Don’t get distracted by the details - at this stage, your goal is to start a conversation that can lead to a meeting.

Your Call To Action

If your goal is to book a meeting, your call-to-action needs to reflect that.

Example CTAs could be:

  • Are you available for a 10-minute chat this week?

  • Are you free for a call on Friday to discuss {{pain point}}?

  • Do you have 15 minutes free to discuss partnership opportunities?

However, there’s a caveat - because a meeting is a big ask, you may not want to lead with a lower commitment question.

For example:

  • Worth a conversation to discuss?

  • Is that something you’re interested in?

  • Is this a challenge you’re trying to solve right now?

Despite not being an explicit request for a meeting, these ‘low commitment’ CTAs are an effective way to start a conversation.

If your prospect is interested, they’ll reply, and you can start a conversation from there. After you send your recipient more information, they’ll be happy to book a call with you.

5 Meeting Request Email Templates You Can Use

Now, here are 5 example email templates you can use.

I’d recommend customizing these to your exact industry, recipient, and industry. 

Networking Meetup Template

If you’re regularly attending networking events, online or in-person, it’s a great idea to network with people attending. If there’s potential for collaboration or doing business together, most people will be happy to meet for a quick chat.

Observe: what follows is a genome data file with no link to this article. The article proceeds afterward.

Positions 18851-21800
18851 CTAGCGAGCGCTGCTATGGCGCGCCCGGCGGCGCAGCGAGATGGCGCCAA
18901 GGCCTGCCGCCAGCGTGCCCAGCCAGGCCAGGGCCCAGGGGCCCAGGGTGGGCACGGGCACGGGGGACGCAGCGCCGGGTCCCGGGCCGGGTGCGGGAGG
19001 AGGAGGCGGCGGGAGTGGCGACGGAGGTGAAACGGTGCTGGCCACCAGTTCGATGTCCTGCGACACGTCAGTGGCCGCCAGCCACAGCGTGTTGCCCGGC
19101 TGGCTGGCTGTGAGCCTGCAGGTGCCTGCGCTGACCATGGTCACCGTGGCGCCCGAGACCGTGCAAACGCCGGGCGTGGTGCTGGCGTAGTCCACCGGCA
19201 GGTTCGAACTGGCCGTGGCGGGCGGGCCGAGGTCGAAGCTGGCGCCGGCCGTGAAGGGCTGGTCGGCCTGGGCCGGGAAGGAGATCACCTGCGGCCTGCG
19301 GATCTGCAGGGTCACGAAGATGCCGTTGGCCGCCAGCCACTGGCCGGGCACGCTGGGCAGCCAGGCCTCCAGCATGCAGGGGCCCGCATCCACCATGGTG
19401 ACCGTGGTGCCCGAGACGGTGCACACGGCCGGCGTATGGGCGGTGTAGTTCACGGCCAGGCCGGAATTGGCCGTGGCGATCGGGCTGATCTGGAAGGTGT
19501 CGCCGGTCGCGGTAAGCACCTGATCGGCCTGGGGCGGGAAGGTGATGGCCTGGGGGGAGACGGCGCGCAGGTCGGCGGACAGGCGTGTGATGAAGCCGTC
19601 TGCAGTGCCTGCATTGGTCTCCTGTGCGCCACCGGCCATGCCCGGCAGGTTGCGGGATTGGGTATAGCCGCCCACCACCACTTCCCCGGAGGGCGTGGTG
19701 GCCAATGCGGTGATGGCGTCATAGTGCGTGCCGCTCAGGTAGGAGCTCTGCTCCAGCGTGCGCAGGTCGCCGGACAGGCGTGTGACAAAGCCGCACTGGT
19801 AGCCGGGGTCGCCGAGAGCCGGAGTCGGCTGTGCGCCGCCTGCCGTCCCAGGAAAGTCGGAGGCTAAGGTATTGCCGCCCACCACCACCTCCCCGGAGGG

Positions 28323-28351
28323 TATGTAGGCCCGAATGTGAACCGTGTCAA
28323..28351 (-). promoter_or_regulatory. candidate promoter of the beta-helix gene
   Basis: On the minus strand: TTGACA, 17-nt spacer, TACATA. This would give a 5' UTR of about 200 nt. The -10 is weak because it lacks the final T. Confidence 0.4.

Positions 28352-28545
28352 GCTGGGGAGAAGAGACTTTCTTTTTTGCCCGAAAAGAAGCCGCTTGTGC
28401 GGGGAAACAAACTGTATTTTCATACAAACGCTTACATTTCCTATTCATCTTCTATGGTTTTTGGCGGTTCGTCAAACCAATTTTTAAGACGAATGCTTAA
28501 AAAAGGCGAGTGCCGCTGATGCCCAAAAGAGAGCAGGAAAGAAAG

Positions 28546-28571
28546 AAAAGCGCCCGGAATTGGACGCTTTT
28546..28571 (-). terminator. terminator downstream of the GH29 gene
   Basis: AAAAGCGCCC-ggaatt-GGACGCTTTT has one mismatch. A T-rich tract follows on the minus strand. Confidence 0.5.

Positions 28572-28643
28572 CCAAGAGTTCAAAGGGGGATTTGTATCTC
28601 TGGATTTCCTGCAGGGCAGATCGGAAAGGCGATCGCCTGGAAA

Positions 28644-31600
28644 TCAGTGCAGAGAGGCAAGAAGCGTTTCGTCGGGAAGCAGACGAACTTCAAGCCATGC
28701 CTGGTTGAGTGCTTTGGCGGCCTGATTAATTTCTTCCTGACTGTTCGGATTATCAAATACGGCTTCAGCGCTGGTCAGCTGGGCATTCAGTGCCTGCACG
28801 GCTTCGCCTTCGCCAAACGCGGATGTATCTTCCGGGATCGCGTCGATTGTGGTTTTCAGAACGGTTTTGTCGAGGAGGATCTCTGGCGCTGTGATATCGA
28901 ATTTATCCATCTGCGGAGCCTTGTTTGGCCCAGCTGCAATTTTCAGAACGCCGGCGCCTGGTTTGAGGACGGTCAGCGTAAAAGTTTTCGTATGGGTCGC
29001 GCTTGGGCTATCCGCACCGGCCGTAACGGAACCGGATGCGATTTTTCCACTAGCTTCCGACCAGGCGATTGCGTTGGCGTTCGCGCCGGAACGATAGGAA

Hi {{prospect.first_name}},

Saw you’re attending [conference] in June.

I’m going to be there with [your company]. We recently helped [similar company] solve [pain point]. It’d be great to chat and explore if there’s potential for future collaboration.

Interested in meeting for 15 minutes on {{day}}?



Sales Meeting Request Template #1

This meeting request email template makes it instantly clear that you’ve done your research. You then show results you generated for similar clients, building social proof.

The call-to-action is simple, but, if your targeting is right, you’ll get a great response rate.

Hi {{prospect.first_name}},

Loved your podcast episode with [guest name]. I noticed you’re not publishing them on YouTube, though.

We recently helped [similar company] re-publish their podcasts to YouTube and in two months, they’ve already generated 10,000 new listens.

Worth a conversation to see if we can do something similar for {{}}?



Sales Meeting Request Template #2

This email template takes advantage of recent company news. You’ve shown that you’ve looked into their current hiring activities and proven that you’ve done similar work for other companies like theirs. 

Considering hiring is a key growth lever for companies, many will be happy to have a 15-minute chat.

Hi {{prospect.first_name}},

Congratulations on the recent round of funding - fantastic news! 

Noticed that you have a few job posts already live for front and backend developers. We recently helped [similar company] hire 5 new team members after they closed their Series A, who are all still with the company.